EDITOR’S NOTE: This is a weekly column from former sports reporter and editor Mike Bass. Bass will be contributing to The Enquirer by offering advice for sports fans, athletes and youth sports parents and coaches through a weekly Q&A. You can reach him at [email protected] or on Twitter @SportsFanCoach1.
CHICAGO – The man is wearing a No. 58 Bengals jersey bearing his last name, just like he did during the 1988 Super Bowl season.
He is talking about how he once dreamed of doing exactly what he is doing right now, right here, today.
“True story,” Joe Kelly says.
Growing up in the Los Angeles area, he never tailgated. When he played linebacker at the University of Washington and then for six NFL teams over 11 seasons, he would enjoy the view on the ride to the game, seeing all the tailgaters outside the stadium, imagining the future.
“I’d say I can’t wait until I retire so I can tailgate,” Kelly said. “I retired in ’97, and I’ve been tailgating ever since.”
* * *
I never tailgated, either.
I often walked past tailgaters when I covered games, and I seem to remember an acquaintance or a kind stranger offering a quick snack once or twice. Everyone looked so happy. This is part of the fan experience I missed.
Today, I will sample it.
This is a great way to start my birthday.
It is early Sunday morning, the Bengals are in Chicago to play the Bears in a few hours, and Bengals superfan Jim Foster graciously allowed me to visit his traveling tailgate.
I am looking forward to meeting Bengals fans in person and do not realize some other notable figures will be here. It is a pleasure to see Joe Kelly again, maybe for the first time since I helped cover his 1980s Bengals.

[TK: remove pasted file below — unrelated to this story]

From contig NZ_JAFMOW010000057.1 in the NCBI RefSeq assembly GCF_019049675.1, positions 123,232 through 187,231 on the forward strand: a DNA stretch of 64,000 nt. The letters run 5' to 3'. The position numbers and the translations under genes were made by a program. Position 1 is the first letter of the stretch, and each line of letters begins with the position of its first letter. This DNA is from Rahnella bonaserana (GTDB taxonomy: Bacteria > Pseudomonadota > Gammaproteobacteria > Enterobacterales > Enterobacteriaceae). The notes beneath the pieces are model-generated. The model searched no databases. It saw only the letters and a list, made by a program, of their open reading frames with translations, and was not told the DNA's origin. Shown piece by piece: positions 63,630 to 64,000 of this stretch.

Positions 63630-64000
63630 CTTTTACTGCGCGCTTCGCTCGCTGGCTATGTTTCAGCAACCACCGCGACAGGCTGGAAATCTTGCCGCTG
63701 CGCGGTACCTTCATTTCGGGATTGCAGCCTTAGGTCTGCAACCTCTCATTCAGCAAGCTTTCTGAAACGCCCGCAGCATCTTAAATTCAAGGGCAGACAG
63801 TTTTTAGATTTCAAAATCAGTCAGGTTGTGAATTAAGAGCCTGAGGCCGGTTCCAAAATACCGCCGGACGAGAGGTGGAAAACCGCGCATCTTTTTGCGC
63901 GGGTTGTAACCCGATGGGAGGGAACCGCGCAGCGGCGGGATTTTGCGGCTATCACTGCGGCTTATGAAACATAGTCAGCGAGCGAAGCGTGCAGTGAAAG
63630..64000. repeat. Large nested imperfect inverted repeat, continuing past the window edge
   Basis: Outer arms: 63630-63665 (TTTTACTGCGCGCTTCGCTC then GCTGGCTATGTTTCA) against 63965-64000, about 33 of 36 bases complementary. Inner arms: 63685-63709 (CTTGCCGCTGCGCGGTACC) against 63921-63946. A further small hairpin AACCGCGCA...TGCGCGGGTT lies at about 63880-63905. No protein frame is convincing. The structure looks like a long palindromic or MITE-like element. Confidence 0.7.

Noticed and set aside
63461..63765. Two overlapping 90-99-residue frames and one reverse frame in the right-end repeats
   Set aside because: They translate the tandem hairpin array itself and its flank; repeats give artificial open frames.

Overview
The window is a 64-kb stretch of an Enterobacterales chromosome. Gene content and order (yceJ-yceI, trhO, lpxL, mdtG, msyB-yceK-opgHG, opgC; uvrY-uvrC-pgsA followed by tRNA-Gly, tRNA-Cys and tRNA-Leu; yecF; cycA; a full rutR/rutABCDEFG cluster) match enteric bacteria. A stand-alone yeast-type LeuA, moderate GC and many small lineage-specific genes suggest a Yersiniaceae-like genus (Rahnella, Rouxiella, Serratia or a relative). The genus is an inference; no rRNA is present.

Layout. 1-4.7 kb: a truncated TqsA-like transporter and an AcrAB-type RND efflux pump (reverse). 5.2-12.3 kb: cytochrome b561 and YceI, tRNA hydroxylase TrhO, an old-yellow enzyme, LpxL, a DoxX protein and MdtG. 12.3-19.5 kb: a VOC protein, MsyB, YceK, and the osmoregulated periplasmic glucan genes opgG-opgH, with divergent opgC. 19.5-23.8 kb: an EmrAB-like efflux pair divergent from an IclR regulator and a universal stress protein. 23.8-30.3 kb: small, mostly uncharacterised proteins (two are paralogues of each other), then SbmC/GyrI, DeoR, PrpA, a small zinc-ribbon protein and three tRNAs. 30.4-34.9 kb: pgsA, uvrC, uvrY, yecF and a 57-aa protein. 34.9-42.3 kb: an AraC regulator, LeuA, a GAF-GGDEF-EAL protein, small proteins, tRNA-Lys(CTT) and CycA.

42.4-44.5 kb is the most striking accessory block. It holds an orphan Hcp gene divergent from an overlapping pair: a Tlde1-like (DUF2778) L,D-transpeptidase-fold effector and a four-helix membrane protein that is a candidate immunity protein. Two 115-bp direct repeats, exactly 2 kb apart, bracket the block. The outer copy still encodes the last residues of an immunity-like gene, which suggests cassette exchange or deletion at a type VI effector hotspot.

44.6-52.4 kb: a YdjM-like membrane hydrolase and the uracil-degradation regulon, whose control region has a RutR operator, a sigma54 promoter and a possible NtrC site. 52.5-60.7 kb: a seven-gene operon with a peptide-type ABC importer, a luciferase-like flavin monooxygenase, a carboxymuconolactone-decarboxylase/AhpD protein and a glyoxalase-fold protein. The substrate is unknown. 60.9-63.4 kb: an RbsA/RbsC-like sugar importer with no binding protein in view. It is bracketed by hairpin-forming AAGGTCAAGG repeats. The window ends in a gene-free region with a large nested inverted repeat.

We catch up a bit, as Joe talks proudly about the group homes and other facilities his K.E.L.L.Y. Youth Services established. We reminisce about the 1988 team, and he laments the Bengals playing shorthanded in the Super Bowl ... after nose tackle Tim Krumrie was hurt early in the game ... after fullback Stanley Wilson had suffered a drug relapse the prior night ... after offensive lineman Joe Walter had been injured in the regular-season finale.
“With both Super Bowls,” says Kelly, “there is no way both teams play again and the Bengals lose (to the 49ers).”
He also is referring to the 1982 Super Bowl, when he was just 17, and this shows the extent of his Bengaldom. Like a true Bengals fan, he second-guesses the decision to hand off to Pete Johnson only three times instead of four near the goal line. But hold the phone! Foster jumps in because he has Johnson on a video chat, and Kelly spends a few seconds saying hello.
“That’s my guy,” Kelly tells me.
They did not play together, but they are connected to each other as Bengals. And they are connected to a fan base that continues supporting a perpetually struggling team in hopes that one day soon the Bengals will rise again.
“Bengal Nation is a part of me,” Kelly says. “Bengal Nation is part of why I stayed in Cincinnati. I’m a part of the community. When the Bengals do well, there’s a vibe in the city.”
The vibe here today among the roughly 75-100 Bengals fans seems be about socializing with your community. There might be bigger Bengals tailgates at Cleveland and Pittsburgh, and there certainly will be more Bengals fans at the game than are here, but this is the first road trip of the season and this means something to the people here.